Architect - Cloud Services
GitOps is an operational framework that takes DevOps best practices used for application development such as version control, collaboration, compliance, and CI/CD tooling, and applies them to infrastructure automation. GitOps is a methodology for continuous deployment using a Git repository as the single source of truth. The Git repository is the source of truth for both declarative infrastructures as well as application workloads.
This whitepaper describes how we applied GitOps practices to a customer project. Our customer has a Web3 platform which they were looking to modernize and add new capabilities like NFTs, marketplace, CMS etc. The platform has several microservices running on EKS clusters and adopting a GitOps Architecture provides several benefits.
Initially, it looked easy to achieve, but constructing GitOps pipelines is far from trivial and involves challenges.
A dedicated GitOps component reads approved changes from the Git repository and applies the changes to the Kubernetes cluster through a CD pipeline. This provides for the separation of concerns and ensures that the Git repository reflects the current state of the cluster irrespective of who made the change and when.
Principles of GitOps:
Declarative configuration: The System state is described declaratively. Instead of providing a series of instructions on how to build the infrastructure, applying configurations and deploying the application, we declare the end state of what is needed. Declarative configuration is idempotent and can be run multiple times without any impact to the system consistency.
Version controlled immutable storage: Git is the source of truth. The desired system state is versioned in Git. Multiple Git branches can be created to apply changes to different environments. A pull-request (PR) based approval process can be used along with gated check in to ensure that only approved changes are deployed to the environment.
Automated delivery: Git is the single place for operations (create, change, delete) performed by autonomous agents. An approved Git commit will result in a new deployment and a Git revert would rollback changes.
Autonomous agents: Software agents known as operators enforce the desired state and alert on drift. These agents monitor the environment and alert for any divergence from the repository. It automatically corrects the divergence.
Closed loop: Delivery of approved system state changes is automated.
Need of GitOps:
Standardized workflow: Git as the source of truth improves Developer Experience and ensures easy adoption. Developers are familiar with Git. GitOps applies a consistent development workflow to operations. All operations are performed through Git commands.
Auditability: Tracking both application code & infrastructure definition in Git results in a full audit trail and compliance. GitOps promotes collaboration between development, security and operations using Git as the collaboration tool. Code reviews result in better stability of systems experiencing a high rate of change.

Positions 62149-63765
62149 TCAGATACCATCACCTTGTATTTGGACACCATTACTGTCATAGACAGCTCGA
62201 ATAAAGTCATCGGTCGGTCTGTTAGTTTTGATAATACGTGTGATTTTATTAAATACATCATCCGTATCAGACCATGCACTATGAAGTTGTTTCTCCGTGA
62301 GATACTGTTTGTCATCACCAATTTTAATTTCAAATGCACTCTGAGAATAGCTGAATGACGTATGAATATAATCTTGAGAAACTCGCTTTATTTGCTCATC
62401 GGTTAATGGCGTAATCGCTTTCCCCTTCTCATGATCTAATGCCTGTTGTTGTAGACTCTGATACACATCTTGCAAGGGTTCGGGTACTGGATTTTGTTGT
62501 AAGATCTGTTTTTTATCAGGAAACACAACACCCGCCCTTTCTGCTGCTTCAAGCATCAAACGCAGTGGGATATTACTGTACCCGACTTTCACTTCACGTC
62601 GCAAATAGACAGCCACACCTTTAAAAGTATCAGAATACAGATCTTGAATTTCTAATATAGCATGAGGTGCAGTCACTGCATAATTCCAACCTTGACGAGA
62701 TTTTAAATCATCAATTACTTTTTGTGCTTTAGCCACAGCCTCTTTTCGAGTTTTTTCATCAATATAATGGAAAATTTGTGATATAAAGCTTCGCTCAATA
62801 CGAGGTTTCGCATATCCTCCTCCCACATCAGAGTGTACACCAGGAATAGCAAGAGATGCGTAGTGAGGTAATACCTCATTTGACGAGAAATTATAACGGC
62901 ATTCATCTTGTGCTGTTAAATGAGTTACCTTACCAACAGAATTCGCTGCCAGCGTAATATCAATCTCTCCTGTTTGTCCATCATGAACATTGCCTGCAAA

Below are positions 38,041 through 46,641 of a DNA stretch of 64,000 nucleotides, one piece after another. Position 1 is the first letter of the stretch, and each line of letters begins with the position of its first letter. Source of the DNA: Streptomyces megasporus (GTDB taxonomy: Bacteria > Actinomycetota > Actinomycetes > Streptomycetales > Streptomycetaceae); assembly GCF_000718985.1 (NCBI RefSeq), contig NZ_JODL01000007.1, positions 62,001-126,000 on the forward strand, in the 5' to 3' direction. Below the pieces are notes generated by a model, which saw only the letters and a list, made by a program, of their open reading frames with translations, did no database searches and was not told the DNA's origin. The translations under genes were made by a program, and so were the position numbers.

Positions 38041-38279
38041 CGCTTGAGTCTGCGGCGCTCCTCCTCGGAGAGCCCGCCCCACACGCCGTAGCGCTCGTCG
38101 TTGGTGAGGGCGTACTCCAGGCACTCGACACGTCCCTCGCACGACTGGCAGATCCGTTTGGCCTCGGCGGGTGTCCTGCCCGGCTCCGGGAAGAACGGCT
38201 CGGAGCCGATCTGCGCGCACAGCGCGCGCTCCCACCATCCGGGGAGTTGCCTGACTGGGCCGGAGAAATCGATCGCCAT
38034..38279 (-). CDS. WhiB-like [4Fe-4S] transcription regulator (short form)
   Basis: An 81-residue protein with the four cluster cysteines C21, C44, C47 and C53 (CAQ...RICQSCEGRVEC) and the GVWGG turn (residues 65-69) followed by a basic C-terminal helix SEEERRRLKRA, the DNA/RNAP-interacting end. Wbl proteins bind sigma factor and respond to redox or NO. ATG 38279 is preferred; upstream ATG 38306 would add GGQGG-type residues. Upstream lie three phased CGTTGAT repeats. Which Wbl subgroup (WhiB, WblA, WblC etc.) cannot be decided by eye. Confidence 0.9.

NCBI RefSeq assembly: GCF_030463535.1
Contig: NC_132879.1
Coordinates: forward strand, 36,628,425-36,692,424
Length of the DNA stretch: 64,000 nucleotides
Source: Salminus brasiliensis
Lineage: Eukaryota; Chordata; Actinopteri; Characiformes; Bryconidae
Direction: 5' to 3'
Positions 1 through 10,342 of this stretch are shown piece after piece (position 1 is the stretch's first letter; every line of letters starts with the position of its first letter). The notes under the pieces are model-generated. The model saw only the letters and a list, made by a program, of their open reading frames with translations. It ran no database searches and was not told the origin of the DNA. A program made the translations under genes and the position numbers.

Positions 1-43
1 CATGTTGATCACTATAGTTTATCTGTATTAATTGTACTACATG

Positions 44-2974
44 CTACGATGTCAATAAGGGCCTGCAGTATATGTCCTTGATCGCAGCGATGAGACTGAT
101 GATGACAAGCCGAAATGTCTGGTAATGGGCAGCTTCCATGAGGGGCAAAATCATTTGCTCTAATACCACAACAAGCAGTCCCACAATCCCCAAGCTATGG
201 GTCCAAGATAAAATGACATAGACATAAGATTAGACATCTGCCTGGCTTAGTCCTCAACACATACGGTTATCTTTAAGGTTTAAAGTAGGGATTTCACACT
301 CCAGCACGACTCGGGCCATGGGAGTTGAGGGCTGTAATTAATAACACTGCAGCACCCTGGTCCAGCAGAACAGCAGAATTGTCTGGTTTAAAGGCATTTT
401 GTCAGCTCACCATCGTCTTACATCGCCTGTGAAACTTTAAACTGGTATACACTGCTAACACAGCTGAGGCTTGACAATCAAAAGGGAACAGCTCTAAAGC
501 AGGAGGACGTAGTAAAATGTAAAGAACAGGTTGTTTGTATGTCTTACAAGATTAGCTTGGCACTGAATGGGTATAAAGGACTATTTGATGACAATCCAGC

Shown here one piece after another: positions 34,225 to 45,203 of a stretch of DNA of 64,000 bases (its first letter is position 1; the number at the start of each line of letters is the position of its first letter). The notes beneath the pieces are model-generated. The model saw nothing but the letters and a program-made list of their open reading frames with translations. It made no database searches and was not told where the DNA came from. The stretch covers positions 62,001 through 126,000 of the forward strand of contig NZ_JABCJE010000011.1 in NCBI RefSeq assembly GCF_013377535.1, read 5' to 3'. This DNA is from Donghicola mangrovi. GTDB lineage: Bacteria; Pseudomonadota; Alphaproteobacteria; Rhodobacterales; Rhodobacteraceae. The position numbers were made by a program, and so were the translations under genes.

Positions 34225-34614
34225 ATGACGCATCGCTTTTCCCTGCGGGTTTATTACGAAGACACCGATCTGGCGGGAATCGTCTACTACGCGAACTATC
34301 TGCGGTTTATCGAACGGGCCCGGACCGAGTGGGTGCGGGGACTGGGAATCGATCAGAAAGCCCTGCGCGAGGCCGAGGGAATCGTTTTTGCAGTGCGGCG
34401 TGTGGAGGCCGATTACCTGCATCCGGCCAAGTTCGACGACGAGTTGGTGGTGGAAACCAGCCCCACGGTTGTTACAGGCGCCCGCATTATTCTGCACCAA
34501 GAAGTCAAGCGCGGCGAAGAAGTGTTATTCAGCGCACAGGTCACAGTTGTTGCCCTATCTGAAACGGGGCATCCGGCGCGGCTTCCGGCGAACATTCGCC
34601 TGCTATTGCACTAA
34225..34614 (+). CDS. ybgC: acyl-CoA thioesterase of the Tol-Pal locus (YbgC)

Consistency: Infrastructure as a code result in easier rollback, more consistency, & standardization. Automation provides consistency reducing errors.
Reliability: Continuous sync and Configuration drift detection results in reliable environments.
Enhanced Security: Shifting security left to the GitOps operator. Security is also maintained as code. Traceability of who made/approved a change is automatically provided. Changes to the runtime state can only be applied by automated agents.
There are many GitOps operators out there, but the two main ones are Flux and Argo CD . The Flux and Argo CD GitOps operators are designed to work with Kubernetes. We choose ArgoCD due to its ease of use and functionalities.
ArgoCD makes it easy to define a set of applications with their desired state in a repository and where they should be deployed. After a deployment, Argo CD constantly monitors the state and can even catch configuration drift.
ArgoCD’s core component is the applications Controller that executes continuous monitoring of applications and then compares them to the live application state against the target state defined within the Git repository.
The application controller retrieves the desired resources manifest from the Git repository and compares it to the live resources from the Kubernetes cluster.
ArgoCD dashboard with a sample application:
The dashboard above provides a detailed view of the same Argo application deployed in the image above. However, it also provides an understanding of the status of the Kubernetes resources. Now below we have the best way to manage the folder structure in GitOps.
The environments represent the different development platforms like Dev, QA, and Prod. In each environment, we have two different folders:
2. Apps First trace to the below path: 1.1
a) App of Apps:
An app can be created that can creates other apps, which in turn can create other apps. This allows one to declaratively manage a group of apps that can be deployed and configured in concert.
All the services/applications which are needed to be deployed to the cluster are placed in the apps folder.
All the other resources which are not user-defined applications will be placed in the cluster folder. Apps such as operators which installed on the cluster. Eg: Prometheus, Secrets operator.. etc
This folder is used for customization base, the manifests placed in this folder can be inherited by apps in environments. Thus, it will reduce manifest duplication.